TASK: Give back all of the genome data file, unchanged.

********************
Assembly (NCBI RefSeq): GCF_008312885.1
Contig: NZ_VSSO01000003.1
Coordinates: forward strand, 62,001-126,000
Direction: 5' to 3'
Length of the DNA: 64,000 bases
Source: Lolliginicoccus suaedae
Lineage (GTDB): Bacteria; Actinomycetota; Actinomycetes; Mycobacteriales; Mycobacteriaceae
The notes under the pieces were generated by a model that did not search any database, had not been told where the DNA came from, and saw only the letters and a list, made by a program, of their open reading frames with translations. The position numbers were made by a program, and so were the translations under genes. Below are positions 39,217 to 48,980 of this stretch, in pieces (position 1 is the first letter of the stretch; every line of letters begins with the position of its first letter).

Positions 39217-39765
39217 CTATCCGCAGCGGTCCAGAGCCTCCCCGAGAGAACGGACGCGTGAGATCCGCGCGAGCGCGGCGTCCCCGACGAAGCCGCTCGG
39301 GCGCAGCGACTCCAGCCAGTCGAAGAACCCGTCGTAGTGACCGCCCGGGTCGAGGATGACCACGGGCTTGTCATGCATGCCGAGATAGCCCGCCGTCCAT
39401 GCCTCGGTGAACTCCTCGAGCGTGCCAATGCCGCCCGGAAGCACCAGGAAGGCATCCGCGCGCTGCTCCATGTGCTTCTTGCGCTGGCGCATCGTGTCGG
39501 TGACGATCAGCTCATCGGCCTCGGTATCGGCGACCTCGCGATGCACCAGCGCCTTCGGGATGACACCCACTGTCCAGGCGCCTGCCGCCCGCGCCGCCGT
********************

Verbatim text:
Assembly (NCBI RefSeq): GCF_008312885.1
Contig: NZ_VSSO01000003.1
Coordinates: forward strand, 62,001-126,000
Direction: 5' to 3'
Length of the DNA: 64,000 bases
Source: Lolliginicoccus suaedae
Lineage (GTDB): Bacteria; Actinomycetota; Actinomycetes; Mycobacteriales; Mycobacteriaceae
The notes under the pieces were generated by a model that did not search any database, had not been told where the DNA came from, and saw only the letters and a list, made by a program, of their open reading frames with translations. The position numbers were made by a program, and so were the translations under genes. Below are positions 39,217 to 48,980 of this stretch, in pieces (position 1 is the first letter of the stretch; every line of letters begins with the position of its first letter).

Positions 39217-39765
39217 CTATCCGCAGCGGTCCAGAGCCTCCCCGAGAGAACGGACGCGTGAGATCCGCGCGAGCGCGGCGTCCCCGACGAAGCCGCTCGG
39301 GCGCAGCGACTCCAGCCAGTCGAAGAACCCGTCGTAGTGACCGCCCGGGTCGAGGATGACCACGGGCTTGTCATGCATGCCGAGATAGCCCGCCGTCCAT
39401 GCCTCGGTGAACTCCTCGAGCGTGCCAATGCCGCCCGGAAGCACCAGGAAGGCATCCGCGCGCTGCTCCATGTGCTTCTTGCGCTGGCGCATCGTGTCGG
39501 TGACGATCAGCTCATCGGCCTCGGTATCGGCGACCTCGCGATGCACCAGCGCCTTCGGGATGACACCCACTGTCCAGGCGCCTGCCGCCCGCGCCGCCGT